The new law regulating electoral constituencies soon to be announced by Egypt’s military rulers – in which electoral constituencies are larger with higher populations – will favor Islamist parties, in particular the Muslim Brotherhood’s Freedom and Justice Party, say experts.
Experts say that Islamist parties, who can draw on greater financial resources, are likely to be able to launch bigger electoral campaigns both nationally and locally, outcompeting secular parties with more limited resources. Furthermore, many secular parties with less money behind them will not be able to effectively engage with the larger constituencies described in the new electoral maps, giving the better-known Islamist parties an advantage.
In addition, having larger constituencies will lead candidates and parties to spend more money on campaigning, while larger and heterogeneous constituencies are likely to witness greater rivalry and therefore more violence at the polls.
On Sunday, Al-Masry Al-Youm exclusively revealed the new electoral constituencies for the upcoming parliamentary elections, which are slated for November. According to the new law, the number of constituencies has decreased significantly from 222 to 126 for the single-winner system, with 58 constituencies reserved for the list-based system, at least doubling the geographical space and the number of voters for each constituency compared with previous elections.
A new electoral environment
The coming parliamentary election, the first since the ousting of the former president Hosni Mubarak, is a both a pivotal challenge and an opportunity for the creation of a democratic Egypt.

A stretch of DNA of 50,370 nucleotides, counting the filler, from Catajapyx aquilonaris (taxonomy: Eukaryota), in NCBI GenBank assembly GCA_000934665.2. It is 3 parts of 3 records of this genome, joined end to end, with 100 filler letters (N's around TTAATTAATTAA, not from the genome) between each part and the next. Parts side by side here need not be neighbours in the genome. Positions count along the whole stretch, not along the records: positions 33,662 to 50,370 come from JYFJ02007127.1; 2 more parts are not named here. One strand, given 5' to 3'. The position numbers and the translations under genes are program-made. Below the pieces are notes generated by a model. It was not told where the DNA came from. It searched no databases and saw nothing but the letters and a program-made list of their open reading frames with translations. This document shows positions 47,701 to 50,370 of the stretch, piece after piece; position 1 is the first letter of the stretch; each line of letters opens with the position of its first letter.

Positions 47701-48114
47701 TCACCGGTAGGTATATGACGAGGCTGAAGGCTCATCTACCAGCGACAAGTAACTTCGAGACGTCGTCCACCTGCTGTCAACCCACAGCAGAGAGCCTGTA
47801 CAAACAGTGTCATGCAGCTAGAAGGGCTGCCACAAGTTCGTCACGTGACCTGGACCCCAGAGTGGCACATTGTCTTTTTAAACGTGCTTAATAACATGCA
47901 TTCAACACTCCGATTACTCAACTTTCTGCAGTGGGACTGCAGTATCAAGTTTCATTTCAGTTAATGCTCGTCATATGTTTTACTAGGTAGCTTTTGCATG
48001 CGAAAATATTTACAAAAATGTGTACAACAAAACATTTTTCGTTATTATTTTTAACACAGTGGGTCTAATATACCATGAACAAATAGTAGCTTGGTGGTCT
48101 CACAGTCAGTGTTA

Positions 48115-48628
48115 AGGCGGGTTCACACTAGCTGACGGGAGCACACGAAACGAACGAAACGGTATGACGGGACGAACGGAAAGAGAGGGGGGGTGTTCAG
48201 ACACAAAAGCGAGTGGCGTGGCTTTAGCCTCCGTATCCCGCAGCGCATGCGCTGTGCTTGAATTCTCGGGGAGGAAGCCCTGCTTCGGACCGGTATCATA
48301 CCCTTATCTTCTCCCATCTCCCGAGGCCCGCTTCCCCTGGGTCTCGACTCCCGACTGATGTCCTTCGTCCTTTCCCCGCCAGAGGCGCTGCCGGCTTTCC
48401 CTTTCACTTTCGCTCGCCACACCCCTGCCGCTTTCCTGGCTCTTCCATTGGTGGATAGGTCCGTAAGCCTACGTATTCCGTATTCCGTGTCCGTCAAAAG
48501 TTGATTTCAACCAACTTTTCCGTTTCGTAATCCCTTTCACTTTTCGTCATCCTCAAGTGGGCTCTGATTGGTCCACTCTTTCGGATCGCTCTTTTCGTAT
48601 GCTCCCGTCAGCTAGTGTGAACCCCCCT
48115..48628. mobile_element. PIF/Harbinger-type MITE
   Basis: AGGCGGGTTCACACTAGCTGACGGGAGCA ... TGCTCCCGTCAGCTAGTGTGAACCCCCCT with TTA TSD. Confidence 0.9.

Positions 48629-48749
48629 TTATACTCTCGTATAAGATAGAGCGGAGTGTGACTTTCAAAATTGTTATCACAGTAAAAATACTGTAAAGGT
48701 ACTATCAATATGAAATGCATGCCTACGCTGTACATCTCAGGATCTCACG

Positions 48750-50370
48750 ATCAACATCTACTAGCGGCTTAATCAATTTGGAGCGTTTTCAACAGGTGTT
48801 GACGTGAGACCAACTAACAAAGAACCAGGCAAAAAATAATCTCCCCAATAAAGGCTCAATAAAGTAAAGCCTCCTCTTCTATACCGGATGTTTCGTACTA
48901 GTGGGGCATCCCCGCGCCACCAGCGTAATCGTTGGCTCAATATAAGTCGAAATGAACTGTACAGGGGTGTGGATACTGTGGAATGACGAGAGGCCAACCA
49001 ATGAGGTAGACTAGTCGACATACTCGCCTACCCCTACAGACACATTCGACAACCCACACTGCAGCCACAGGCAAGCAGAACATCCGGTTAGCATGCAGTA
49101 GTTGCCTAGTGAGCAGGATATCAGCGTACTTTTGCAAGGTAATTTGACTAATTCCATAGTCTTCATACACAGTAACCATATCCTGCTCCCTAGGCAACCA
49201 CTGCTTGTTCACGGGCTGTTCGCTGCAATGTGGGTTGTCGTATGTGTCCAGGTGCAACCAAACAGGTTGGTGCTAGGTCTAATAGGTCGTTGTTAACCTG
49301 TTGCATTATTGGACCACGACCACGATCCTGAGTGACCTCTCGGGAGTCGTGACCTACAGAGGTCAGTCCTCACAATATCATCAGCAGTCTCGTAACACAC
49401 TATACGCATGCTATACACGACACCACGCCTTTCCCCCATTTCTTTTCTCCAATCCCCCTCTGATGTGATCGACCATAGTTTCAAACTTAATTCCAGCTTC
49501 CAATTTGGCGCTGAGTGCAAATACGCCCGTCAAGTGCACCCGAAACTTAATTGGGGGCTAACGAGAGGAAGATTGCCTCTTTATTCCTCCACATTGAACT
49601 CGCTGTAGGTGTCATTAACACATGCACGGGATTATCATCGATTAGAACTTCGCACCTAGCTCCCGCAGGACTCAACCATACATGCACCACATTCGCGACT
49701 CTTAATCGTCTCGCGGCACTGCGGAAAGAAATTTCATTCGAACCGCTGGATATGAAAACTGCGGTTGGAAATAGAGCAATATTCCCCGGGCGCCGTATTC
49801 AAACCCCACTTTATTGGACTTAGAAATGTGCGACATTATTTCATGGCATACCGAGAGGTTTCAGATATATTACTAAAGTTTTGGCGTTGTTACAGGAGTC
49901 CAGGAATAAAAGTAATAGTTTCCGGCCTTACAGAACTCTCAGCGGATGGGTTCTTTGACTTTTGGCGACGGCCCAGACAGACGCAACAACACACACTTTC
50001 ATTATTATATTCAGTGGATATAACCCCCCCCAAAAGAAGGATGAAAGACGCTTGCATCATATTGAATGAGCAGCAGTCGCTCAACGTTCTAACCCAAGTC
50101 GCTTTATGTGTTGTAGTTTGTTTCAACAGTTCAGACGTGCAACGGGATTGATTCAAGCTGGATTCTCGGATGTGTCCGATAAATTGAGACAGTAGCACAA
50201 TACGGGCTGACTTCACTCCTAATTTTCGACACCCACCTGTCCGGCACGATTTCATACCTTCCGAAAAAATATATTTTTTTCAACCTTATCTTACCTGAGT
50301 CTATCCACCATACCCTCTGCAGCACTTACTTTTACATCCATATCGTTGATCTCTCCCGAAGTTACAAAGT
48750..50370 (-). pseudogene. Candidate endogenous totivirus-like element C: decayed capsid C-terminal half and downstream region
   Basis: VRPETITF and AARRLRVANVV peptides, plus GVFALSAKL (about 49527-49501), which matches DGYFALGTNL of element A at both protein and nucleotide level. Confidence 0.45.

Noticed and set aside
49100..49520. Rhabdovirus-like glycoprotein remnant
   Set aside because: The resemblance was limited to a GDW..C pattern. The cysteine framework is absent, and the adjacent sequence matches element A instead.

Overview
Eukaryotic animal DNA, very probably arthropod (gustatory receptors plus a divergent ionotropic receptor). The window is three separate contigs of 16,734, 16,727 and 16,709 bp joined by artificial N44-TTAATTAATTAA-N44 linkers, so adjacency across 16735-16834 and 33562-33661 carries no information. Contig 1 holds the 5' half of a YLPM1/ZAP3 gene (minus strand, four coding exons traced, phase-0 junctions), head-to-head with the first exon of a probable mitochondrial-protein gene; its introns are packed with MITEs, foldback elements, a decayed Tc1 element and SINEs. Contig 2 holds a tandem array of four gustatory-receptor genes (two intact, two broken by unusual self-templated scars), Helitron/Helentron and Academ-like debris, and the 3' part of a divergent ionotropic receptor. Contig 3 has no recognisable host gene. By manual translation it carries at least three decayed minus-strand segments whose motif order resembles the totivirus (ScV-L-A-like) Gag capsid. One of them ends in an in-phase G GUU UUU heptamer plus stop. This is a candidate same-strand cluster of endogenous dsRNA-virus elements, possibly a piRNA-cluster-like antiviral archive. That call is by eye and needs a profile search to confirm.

The elections will be conducted in a completely different political environment from that provided by the Mubarak regime, providing an opportunity for both secular and Islamist parties seeking to shape the new Egypt.
“The first main characteristic in these elections is that there is no dominant political force that has a special relationship with the state bureaucracy. This was the case with the dissolved National Democratic Party (NDP), which some voters chose because it had this link with the state,” said Hasan Abu Taleb of the Al-Ahram Center for Political and Strategic Studies.
“As for the second characteristic, it indicates the absences of the security and the secret police in administrating the electoral process. The police were hit badly during the revolution and they currently don’t have the ability to dictate whether a particular candidate will win a seat or not, as they did in the past,” said Abu Taleb.
The law on electoral constituencies follows an earlier law, issued by the Supreme Council of the Armed Forces (SCAF) in July, regulating the electoral system for parliament, in which 50 percent of seats in the lower house of parliament, the People’s Assembly, would be awarded through the list-based system, while the other half will be allocated according to the single-winner system.